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2SPD-031 Subgroup analysis about efficacy of early use of remdesivir in COVID-19
  1. MD Gil-Sierra1,
  2. MDP Briceño-Casado2,
  3. M Sanchez-Hidalgo3,
  4. C Alarcon De La Lastra-Romero3,
  5. B De La Calle-Riaguas2,
  6. M Dominguez-Cantero4,
  7. EJ Alegre-Del Rey5
  1. 1Hospital Doctor Jose Molina Orosa, Pharmacy, Arrecife, Spain
  2. 2Hospital General Universitario Nuestra Señora Del Prado, Pharmacy, Talavera De La Reina, Spain
  3. 3Universidad De Sevilla-Facultad De Farmacia, Pharmacology, Sevilla, Spain
  4. 4Hospital Universitario De Puerto Real, Pharmacy, Puerto Real, Spain
  5. 5Hospital Universitario De Puerto Real, Pharmacy, Sevilla, Spain


Background and importance A greater benefit was suggested with early treatment with remdesivir against COVID-19.

Aim and objectives To develop a systematic review and methodological interpretation of subgroup analyses according to timing of use of remdesivir in COVID-19.

Material and methods A bibliographic review in MEDLINE was conducted up to 10 October 2020. The ‘Clinical Queries/Narrow’ tool was used with the search strategy: ((Therapy/Narrow[filter]) AND (remdesivir AND COVID)). Randomised clinical trials (RCTs) with subset analysis about early and late use of remdesivir (≤10 vs >10 days from symptom onset, or ≤9 vs >9 days) were selected. The rest of the studies were excluded. All endpoints with subgroup analysis regarding timing of remdesivir use were assessed. Two methodologies were applied. The first considered statistical interaction among subsets, prespecification, biological plausibility and consistency of the subgroup analyses of similar RCTs.1 The second methodology was a validated tool with preliminary questions to discard subset analysis without minimal relevance, and a checklist.2 This checklist assigned a score related to a recommendation for applicability of subgroup analysis in clinical practice.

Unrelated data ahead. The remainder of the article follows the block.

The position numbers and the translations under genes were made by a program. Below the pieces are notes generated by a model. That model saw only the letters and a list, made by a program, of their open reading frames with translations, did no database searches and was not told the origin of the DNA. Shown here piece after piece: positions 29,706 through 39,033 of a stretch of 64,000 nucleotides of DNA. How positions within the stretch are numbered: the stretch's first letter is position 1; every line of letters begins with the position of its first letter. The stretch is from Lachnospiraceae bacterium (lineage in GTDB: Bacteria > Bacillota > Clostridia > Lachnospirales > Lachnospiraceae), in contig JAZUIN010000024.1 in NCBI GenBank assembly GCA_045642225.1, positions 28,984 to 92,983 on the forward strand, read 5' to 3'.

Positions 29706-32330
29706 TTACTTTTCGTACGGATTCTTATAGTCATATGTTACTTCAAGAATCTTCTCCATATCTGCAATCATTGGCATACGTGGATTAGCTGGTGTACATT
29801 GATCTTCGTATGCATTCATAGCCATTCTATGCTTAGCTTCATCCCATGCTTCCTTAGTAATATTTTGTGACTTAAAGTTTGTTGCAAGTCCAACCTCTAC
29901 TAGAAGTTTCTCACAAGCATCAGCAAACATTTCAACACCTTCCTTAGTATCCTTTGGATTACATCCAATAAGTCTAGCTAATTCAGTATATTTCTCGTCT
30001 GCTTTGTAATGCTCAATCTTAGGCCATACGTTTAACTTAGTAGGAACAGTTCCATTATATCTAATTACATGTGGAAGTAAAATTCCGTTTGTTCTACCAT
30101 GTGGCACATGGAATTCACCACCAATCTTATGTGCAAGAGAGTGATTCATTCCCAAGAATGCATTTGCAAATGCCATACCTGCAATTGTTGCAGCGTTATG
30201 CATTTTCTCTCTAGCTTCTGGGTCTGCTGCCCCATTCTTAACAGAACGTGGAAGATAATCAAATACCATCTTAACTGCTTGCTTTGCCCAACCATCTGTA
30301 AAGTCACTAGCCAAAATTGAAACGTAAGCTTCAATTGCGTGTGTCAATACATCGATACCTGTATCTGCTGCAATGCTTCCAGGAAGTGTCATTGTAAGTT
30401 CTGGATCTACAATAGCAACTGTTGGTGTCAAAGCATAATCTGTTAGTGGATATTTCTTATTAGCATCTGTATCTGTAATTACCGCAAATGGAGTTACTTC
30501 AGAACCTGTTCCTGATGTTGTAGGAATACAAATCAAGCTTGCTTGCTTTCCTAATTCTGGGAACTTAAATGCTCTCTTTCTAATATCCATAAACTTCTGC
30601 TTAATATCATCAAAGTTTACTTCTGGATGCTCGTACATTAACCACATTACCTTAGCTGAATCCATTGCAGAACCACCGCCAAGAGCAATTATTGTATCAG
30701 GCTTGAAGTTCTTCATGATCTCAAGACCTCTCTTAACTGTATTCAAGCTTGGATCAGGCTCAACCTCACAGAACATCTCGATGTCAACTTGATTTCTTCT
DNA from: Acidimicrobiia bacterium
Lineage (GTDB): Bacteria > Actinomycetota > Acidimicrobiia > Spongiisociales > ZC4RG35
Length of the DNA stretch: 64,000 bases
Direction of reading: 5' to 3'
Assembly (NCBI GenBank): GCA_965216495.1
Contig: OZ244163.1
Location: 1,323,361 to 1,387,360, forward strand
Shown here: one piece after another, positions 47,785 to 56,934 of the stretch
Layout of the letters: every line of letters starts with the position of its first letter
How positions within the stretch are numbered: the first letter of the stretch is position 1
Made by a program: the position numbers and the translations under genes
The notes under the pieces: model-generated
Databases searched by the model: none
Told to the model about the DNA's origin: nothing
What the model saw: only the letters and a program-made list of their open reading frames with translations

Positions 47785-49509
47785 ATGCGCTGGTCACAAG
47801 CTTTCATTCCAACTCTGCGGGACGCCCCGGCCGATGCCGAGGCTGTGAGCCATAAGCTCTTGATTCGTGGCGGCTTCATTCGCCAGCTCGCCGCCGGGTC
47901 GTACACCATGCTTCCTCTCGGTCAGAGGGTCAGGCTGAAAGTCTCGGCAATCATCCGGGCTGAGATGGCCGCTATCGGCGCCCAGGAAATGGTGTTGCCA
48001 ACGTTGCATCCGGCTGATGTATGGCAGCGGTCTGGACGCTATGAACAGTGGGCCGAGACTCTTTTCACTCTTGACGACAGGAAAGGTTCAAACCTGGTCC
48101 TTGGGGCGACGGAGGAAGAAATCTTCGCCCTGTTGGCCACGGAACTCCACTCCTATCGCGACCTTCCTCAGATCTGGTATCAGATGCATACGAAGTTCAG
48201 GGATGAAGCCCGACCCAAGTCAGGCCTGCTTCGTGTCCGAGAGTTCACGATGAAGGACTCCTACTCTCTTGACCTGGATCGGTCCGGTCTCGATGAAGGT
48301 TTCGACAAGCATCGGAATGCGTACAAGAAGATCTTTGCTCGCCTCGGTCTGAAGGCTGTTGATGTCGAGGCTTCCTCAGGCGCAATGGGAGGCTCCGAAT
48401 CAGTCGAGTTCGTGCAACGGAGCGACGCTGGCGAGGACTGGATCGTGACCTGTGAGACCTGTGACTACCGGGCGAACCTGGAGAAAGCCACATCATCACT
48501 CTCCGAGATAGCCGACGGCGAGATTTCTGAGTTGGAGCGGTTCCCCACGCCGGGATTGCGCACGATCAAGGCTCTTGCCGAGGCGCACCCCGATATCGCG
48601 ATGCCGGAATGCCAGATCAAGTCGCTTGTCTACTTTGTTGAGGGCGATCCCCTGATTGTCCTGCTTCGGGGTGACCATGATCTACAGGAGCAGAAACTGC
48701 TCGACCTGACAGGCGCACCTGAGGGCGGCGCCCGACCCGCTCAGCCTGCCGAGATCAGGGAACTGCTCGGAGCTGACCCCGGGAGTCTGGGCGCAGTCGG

Results 20 results were found after review; 16 studies were excluded because they were not RCTs and 1 study had no efficacy evaluation of remdesivir. Therefore, three RCTs were selected. Endpoints considered were: time to clinical improvement, mortality, viral load, and clinical status at days 11 and 15. According to the first methodology, no statistical interaction was observed in the outcomes of the RCTs. Prespecification was established in time to clinical improvement, and clinical status at day 15 of an RCT. Biological plausibility was described in the subset analysis of each endpoint of the RCTs. No consistency of subgroup analyses were found. The second methodology discarded the applicability of the subset analysis through preliminary questions in two RCTs because of the absence of minimal relevance. For the third RCT, ‘null’ recommendation (score −3 points) of clinical applicability was reached for clinical status at day 11.

Conclusion and relevance No differences were found between early and late use of remdesivir in COVID-19. We developed the first study with a systematic review and methodology about subgroup analysis of timing of use of remdesivir.

References and/or acknowledgements

  1. Sun X, et al. How to use a subgroup analysis: users’ guide to the medical literature. JAMA 2014;311:405–11.

  2. Gil-Sierra MD, et al. Checklist for clinical applicability of subgroup analysis. J Clin Pharm Ther 2020;45:530–8.

Conflict of interest No conflict of interest

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